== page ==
- Adjusting the draw weight.
- Adjusting the draw length.
- Cam synchronization.
- Reinforcing the peep sight (in the event it is loose).
- Some newer models also allow you to tune the draw cycle to make it smoother or harsher, which effects FPS speed. Scroll to the * at the bottom of this post to learn more.
- Etc. If I didn't list it here, just ask.
Although it really depends on what the customer needs and what the bow is capable of. All bows have for example a minimum and maximum draw weight / draw length, and you can adjust between the two limitations fairly easily.
It also helps if you have a copy of the owner's manual with respect to changing the draw length/weight, as there are differences between manufacturers and models, but generally speaking there are certain similarities that are common to all compound bows.
A simple task like "adjusting the draw weight" I would argue is something that 70% of the time you probably don't need me for. (It is the other 30% of the time which you do, and that mostly is due to more modern compound bows that allow you to radically change draw weights.)
Below are two such bows:
- The Bear Cruzer (left), which has an adjustable draw weight of 5 lbs to 70 lbs.
- The Diamond Infinite Edge (right), which has an adjustable draw weight of 5 lbs to 70 lbs.
The Diamond Infinite Edge model came out in 2013 and it was the first affordable "broad range" compound bow which could be adjusted anywhere from 5 lbs to 70 lbs, and with a draw length that could be adjusted anywhere from 13 inches to 30 inches, with a maximum let off of 75% (actual let off varied on the poundage and draw length).
But attaining that broad range of adjustability meant the cams on the bow are rather complex, and the owner really should have the manual before attempting to adjust it.
The adjustability and the affordable price of the Infinite Edge made it very popular with new archers and old archers who just wanted a super-adjustable bow - that doesn't need a bow press to adjust. That popularity led to huge sales, and this did not go unnoticed by other manufacturers.
The Bear Cruzer model came out in 2015, boasting almost identical stats, but with 1 extra inch of adjustable draw length (12 to 30 inches instead of 13 to 30). As you can see from the photo above comparing the two, they have a lot of similarities.
Also in 2015, Diamond came out with the Infinite Edge Pro model and improved upon their design, giving the new version a maximum let off of 80%.
Below is a close up image of the cam design of the Infinite Edge Pro:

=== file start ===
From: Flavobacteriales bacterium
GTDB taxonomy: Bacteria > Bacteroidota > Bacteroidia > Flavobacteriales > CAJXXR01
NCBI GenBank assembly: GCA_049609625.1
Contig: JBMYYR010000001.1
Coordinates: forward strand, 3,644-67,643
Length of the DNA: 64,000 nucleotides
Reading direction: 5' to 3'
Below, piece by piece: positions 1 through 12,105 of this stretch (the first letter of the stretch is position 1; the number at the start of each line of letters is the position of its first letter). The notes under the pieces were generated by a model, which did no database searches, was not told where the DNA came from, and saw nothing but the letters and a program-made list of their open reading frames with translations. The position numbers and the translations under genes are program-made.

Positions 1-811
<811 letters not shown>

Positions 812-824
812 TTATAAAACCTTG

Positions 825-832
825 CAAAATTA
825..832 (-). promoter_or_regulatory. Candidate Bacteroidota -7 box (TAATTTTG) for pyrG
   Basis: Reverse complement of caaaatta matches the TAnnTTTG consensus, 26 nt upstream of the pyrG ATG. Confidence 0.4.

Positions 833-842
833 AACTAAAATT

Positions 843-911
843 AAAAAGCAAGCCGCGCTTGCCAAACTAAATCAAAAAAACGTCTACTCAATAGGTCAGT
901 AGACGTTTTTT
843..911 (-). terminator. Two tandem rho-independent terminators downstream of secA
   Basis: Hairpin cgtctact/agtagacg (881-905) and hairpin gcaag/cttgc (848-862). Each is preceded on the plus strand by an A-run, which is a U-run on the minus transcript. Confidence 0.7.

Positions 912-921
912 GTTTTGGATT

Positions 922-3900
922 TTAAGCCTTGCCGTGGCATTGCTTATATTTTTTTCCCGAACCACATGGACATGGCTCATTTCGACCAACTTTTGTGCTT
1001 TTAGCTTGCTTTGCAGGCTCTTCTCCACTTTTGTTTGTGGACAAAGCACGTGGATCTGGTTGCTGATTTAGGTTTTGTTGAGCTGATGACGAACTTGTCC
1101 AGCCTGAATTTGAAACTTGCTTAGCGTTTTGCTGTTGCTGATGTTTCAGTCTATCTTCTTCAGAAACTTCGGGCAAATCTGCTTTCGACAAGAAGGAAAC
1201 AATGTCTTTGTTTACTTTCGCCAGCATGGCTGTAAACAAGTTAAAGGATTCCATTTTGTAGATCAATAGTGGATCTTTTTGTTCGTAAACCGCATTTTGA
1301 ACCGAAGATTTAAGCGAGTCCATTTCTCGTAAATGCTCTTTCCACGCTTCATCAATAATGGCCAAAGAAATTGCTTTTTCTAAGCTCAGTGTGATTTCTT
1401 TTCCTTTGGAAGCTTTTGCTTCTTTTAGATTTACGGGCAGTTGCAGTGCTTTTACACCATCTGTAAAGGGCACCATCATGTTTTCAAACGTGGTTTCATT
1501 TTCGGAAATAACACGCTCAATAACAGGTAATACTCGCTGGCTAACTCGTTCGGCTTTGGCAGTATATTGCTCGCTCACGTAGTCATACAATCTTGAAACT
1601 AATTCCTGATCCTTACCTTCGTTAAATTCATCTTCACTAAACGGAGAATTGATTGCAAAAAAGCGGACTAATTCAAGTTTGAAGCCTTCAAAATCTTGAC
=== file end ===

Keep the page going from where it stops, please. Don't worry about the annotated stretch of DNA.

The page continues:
Looks pretty complicated, right? And this is pretty standard for modern compound bows. Almost all of them now use a complex cam system which requires the owner to be using the owner's manual, or for them to hire someone who is familiar with fixing such things.
Next lets compare the cam system of an older model compound bow, and see how much has changed:
Look how simple that is. Not much complexity, is there? The above cam really only has 3 settings, and they are all for adjusting the draw length. See the following post to learn more.
How to Adjust Draw Weight
Adjusting the Draw Weight on older compound bows, and to a large extent on modern compound bows really comes down to adjusting the limb bolts (shown on the right).
If you want a lighter poundage you turn the bolts counter-clockwise, starting with the top limb bolt and then the lower limb bolt.
If you want a heavier poundage you turn the bolts clockwise, starting with the bottom limb bolt and then the top limb bolt.
I recommend turning either by 1/2 turns or 1 full turn each time, keeping both the top and bottom even in a progressive manner. It takes longer, but it is safer for the bow. Do not turn the top bolt say 5 times or more all at once and then do the same with the bottom bolt. Making sudden rapid changes like that puts extra strain on the bolts, the limbs and the cams. You want to adjust it slowly and safely.
If you think you have reached your desired weight, you can check by drawing back the bow and see how comfortable or hard it feels. (Having the Owner's Manual is handy at this stage for determining the poundage.) You then repeat this process until you reach a draw weight that feels right for you (or measures the desired amount on a bow scale).
If you don't have an Owner's Manual, but you want to be really precise, then you will need a bow scale.